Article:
4 Reasons Psychology Can Boost Your Social Marketing Efforts
Understanding human behaviors and psychology can significantly aid your marketing efforts. Here are the four reasons why.
We are excited to announce the first round of leaders who will bring our 2020 theme HUMAN.X to life at the Broad stage this June (17-18).
Research shows that when consumers make small commitments, they’re more likely to eventually make a purchase. Consequently, before asking a consumer to buy something, many marketing professionals ask them to take actions that might include signing up for an email newsletter, following a brand on social media or downloading an e-book. The marketers then leverage the consumers’ compliance to encourage them to buy. This increases the likelihood that they will eventually decide in favor of the marketer’s goods.
For this process to work, marketers must understand human behavior. The following sections highlight four more ways that the understanding of human behavior boosts social marketing.
Reason 1: Leveraged Emotions Boost Engagement
Marketing messages that emphasize the emotional outcome of buying a service or a good product can produce better results. Additionally, in today’s competitive marketplace, advertisers must reframe how consumers perceive their competitors to gain an advantage.
While psychologists support the idea that specific actions will result in predetermined outcomes, consumers often have interesting and unpredictable responses to brand advertisements. Some marketers find it interesting to learn new ways to trigger desired emotional responses from consumers. They must also test how industry marketing best practices apply to their specific brand’s needs.
Be warned that negative commentary about competing goods and services is a recipe for disaster. However, savvy marketers know how to reinforce the idea that their products provide more value compared to other offerings without disparaging their competition. Also, it’s better to address offering shortcomings, rather than to hide them.
Reason 2: Understanding What Your Audience Loves Will Boost Awareness
Athletes hold more influence with consumers than any other celebrity type. Highly promoted deals for athletes who get paid millions of dollars are a common theme in the media. These unions result in more desirable products and impact modern culture considerably.
Corporate athlete endorsements reshape the influence and boost the profit of many brands. For instance, Michael Jordan’s initial 1984 endorsement by Nike has generated substantial revenue over the years. Another successful collaborative endorsement was when the clothing manufacturer Adidas backed soccer great Lionel Messi, who scored more than 500 goals for FC Barcelona, a partnership that resulted in the generation of $21.3 billion in revenue for the sports clothing manufacturer. Also, in one year, Messi’s social media activity alone generated $53.5 million for the company.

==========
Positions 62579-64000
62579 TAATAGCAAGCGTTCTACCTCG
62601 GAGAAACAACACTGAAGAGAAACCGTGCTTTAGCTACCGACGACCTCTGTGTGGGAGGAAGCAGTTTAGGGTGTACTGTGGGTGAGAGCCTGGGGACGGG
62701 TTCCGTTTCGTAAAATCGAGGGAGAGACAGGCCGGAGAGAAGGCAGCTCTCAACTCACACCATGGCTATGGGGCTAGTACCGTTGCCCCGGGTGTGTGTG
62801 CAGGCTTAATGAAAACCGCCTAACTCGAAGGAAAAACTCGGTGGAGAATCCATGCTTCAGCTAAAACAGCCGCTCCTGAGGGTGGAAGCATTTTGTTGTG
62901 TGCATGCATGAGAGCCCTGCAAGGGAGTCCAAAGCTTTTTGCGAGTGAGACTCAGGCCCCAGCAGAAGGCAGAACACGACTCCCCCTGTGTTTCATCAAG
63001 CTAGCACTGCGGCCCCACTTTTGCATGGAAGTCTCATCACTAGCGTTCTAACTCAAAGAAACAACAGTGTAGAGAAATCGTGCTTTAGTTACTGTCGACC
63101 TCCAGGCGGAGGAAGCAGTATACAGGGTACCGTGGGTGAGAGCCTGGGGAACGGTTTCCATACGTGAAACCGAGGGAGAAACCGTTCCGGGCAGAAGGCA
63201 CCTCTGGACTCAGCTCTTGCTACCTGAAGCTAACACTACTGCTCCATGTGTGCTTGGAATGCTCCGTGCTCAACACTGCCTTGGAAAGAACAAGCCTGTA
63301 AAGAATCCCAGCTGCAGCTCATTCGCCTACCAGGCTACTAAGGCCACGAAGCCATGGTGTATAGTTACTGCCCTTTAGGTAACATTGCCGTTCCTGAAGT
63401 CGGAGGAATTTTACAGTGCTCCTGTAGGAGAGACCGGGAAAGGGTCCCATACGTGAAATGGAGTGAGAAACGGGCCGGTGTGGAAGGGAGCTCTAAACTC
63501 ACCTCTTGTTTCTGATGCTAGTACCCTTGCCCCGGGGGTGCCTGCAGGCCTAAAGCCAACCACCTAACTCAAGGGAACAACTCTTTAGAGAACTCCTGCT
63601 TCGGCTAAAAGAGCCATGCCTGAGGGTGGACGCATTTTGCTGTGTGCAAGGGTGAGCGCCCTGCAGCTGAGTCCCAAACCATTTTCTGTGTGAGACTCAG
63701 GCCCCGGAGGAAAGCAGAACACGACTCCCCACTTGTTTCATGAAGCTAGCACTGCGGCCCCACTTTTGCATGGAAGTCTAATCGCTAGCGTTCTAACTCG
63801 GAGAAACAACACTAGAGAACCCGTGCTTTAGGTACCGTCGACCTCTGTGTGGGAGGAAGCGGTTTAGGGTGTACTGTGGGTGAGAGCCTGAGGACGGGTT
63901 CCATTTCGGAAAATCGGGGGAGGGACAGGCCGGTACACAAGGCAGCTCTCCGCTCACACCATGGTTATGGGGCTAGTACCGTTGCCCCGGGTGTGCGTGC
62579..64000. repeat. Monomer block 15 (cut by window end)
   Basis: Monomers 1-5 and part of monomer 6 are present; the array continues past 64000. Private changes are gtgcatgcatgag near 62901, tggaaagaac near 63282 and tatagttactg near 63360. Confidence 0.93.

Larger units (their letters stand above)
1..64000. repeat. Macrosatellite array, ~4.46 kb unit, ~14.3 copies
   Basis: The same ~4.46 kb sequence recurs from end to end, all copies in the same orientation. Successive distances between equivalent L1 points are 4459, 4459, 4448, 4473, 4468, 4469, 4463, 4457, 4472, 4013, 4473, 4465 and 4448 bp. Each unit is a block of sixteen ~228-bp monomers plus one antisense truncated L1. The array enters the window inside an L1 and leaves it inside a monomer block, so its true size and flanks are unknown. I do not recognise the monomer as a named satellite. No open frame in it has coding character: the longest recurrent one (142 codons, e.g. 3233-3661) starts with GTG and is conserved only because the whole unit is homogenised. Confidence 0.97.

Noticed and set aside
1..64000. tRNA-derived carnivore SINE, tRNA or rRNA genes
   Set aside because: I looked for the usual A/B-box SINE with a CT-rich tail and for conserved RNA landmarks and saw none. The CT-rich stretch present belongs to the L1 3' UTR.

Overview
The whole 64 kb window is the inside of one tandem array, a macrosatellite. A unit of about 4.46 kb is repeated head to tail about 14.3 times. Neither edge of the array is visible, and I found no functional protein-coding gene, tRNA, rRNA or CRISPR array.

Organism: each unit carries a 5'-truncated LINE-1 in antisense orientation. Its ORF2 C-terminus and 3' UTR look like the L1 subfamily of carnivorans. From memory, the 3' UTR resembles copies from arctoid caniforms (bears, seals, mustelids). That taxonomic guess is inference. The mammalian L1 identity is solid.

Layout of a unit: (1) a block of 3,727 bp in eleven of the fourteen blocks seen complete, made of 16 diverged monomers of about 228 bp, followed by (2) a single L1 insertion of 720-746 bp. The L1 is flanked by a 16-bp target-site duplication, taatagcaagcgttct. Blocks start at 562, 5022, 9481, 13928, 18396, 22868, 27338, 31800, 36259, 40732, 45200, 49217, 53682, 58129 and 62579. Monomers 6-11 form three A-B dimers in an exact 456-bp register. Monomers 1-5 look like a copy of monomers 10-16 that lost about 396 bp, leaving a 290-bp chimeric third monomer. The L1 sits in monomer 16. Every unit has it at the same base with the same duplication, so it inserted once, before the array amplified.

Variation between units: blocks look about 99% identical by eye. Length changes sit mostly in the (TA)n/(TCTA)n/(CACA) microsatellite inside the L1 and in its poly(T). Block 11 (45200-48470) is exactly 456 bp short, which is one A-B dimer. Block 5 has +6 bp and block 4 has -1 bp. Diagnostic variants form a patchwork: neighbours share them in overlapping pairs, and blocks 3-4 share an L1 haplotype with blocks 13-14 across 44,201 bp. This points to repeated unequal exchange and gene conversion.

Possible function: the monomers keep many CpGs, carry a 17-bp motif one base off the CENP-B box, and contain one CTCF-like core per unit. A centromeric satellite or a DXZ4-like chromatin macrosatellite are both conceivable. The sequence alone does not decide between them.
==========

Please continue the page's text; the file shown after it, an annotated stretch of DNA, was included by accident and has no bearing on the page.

Reason 3: Promoting Exclusivity Can Create Market Value
Some skilled marketers deploy a tactic that’s called exclusivity. At first glance, the practice may appear contradictory to the concept of making a profit. However, consumers like exclusive goods and services. It’s human nature for individuals to want what they can’t have and what others covet.
Consumers are attracted to the idea of exclusivity because it shows the world that they’ve accomplished something. Because of this, smart marketers use emotions to trigger this feeling. Many enterprises promote the idea of exclusivity with something as simple as words used in a promotion. Some businesses, such as Groupon, promote exclusivity by framing their entire business model around the concept of limited supply, and other companies use deadlines to create a sense of urgency.
Reason 4: Repositioning Your Competition Gives You a Competitive Advantage
Consumers are typically loyal to a limited number of brands. Because of this, competing marketers must re-position how consumers think about products to gain an advantage. As a result, smart marketers use psychology in a way that’s ethical and legal to encourage potential consumers to buy. A good example of this tactic is the J.M. Smucker company’s Jif peanut butter marketing campaign. Basically, the food manufacturer instilled in the minds of consumers the idea that other brands did not care about the quality of the food that’s consumed by their children.
Today’s advertisers use the scientific method to generate results. They continually look for new ways to engage consumers by developing hypotheses to test and validate their predictions. Some marketers do stick with familiar advertising best-practices. However, forward-thinking marketing professionals develop their own experiments to gauge how consumers react to brand messages. Sometimes, the insights they discover completely contradict psychological studies. This is because consumers don’t always think rationally and respond to different stimuli when they are in varying environments.
Research shows that psychological approaches that appeal to emotions resonate more with consumers. For example, advertisements that highlight benefits typically outsell ones that promote features. Since the 18th century, salespeople have understood the potential of emotional appeals. Ambitious marketers that want to make the most out of their campaigns need only to keep in mind an advertisement from this time that read, “We are not here to sell boilers and vats, but the potentiality of growing rich beyond the dreams of avarice.”
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